The EU has been slow to hammer out which specific projects will receive funding out of their joint recovery fund that totals 750 billion euros. Meanwhile the United States’ latest stimulus package totals a larger, more impressive $1.9 trillion. Another thing holding back the European countries as they try to ease restrictions from the pandemic has been their delays in bringing out vaccines at the same time as there are worries about newly emerging varieties of the coronavirus. Chief Economist Sylvain Broyer of S&P Global Ratings EMEA explained it with:

“It remains a race between mutations of the virus and the vaccination, and euro zone countries are lagging on the vaccination process, that’s for sure.”

The graph below reveals the progress that various G7 countries have made so far in their vulnerable population national vaccination campaigns. It shows that Great Britain is far ahead of its nearest rival the U.S.:

Chart appears courtesy of Reuters

Ongoing Existing Lockdowns in EU Continue to Hammer the Region’s Economy

This week the data from the euro zone painted a grimmer picture. It revealed that the area’s ongoing pullback worsened in the month of January with the extended restrictions on the primary service industry. Ongoing lockdowns in a number of the EU countries will continue through March and beyond. Germany released a survey on Thursday revealing that the firms in the largest economy in the euro zone expect some form of restrictions to exist through the middle of September. The ongoing increased travel restrictions signal more economic pain to come in the future.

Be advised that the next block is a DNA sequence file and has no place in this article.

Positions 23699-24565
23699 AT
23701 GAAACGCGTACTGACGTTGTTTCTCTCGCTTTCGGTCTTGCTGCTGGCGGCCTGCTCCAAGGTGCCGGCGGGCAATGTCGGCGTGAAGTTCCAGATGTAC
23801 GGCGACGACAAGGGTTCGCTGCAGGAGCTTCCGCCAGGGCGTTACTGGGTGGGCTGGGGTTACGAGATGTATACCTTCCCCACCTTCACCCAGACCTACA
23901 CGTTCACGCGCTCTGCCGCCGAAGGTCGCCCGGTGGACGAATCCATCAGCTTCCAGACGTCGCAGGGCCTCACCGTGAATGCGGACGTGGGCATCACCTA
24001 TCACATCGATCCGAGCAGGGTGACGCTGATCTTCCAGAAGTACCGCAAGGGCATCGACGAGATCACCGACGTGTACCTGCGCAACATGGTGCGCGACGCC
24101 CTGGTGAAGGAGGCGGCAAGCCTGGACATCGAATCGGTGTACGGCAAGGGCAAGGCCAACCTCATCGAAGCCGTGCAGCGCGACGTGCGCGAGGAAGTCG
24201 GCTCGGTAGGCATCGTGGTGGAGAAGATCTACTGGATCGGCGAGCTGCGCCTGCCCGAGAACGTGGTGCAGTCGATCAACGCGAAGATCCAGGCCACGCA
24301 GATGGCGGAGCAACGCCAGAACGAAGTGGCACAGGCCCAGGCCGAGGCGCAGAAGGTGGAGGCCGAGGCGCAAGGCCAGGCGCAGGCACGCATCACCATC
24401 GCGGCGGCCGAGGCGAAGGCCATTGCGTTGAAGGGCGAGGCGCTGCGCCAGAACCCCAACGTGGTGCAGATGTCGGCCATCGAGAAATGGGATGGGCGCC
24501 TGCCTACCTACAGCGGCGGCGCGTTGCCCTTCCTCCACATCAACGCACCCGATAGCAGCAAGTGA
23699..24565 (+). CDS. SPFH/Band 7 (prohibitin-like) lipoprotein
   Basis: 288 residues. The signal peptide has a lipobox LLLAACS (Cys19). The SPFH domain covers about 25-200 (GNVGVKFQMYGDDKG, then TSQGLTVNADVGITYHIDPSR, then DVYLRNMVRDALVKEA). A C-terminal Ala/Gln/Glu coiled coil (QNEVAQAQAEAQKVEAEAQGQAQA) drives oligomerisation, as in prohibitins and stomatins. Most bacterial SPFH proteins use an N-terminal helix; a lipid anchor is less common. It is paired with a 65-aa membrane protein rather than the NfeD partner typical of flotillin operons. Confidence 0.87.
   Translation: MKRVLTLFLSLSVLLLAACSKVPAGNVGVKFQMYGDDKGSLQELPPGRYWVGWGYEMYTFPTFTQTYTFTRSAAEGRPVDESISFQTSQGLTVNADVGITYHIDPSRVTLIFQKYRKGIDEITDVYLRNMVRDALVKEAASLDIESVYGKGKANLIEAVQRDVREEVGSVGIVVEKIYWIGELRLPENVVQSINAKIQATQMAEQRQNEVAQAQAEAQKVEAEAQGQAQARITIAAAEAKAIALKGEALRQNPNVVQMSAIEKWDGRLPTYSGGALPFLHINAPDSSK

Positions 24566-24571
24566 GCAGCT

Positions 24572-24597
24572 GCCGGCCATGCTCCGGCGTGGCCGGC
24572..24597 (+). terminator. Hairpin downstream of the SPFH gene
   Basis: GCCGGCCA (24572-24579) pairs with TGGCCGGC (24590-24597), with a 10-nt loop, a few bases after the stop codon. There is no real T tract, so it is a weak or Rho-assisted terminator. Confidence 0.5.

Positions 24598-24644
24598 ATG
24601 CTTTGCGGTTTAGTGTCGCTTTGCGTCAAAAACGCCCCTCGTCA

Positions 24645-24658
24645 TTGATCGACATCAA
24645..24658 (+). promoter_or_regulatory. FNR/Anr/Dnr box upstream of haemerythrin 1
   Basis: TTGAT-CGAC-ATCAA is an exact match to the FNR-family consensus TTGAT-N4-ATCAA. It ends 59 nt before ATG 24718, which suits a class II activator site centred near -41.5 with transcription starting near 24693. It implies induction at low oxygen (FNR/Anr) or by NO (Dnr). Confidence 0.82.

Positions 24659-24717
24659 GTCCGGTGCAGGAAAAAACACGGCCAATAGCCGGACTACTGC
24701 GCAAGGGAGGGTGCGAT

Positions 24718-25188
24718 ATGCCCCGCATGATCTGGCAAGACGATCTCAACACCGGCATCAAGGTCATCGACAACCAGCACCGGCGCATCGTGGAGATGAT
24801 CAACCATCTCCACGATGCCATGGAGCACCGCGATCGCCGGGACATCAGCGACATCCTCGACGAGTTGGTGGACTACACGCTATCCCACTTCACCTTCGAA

The problem stems from the lagging European Union’s vaccination drive. The block unveiled it grandly on December 27th but has grappled with ongoing vaccine shortages and continuously slower rollouts. The average daily vaccination rates in the larger EU economies (from Euler Hermes trade insurance group) shows a mere .12 percent of the population. This is one-quarter of the daily rate of Great Britain and the U.S. This has amounted to only three percent of the EU nations’ populations having received their first dose, while nine percent in the United States have obtained theirs and 14 percent in the United Kingdom have, per Our World in Data.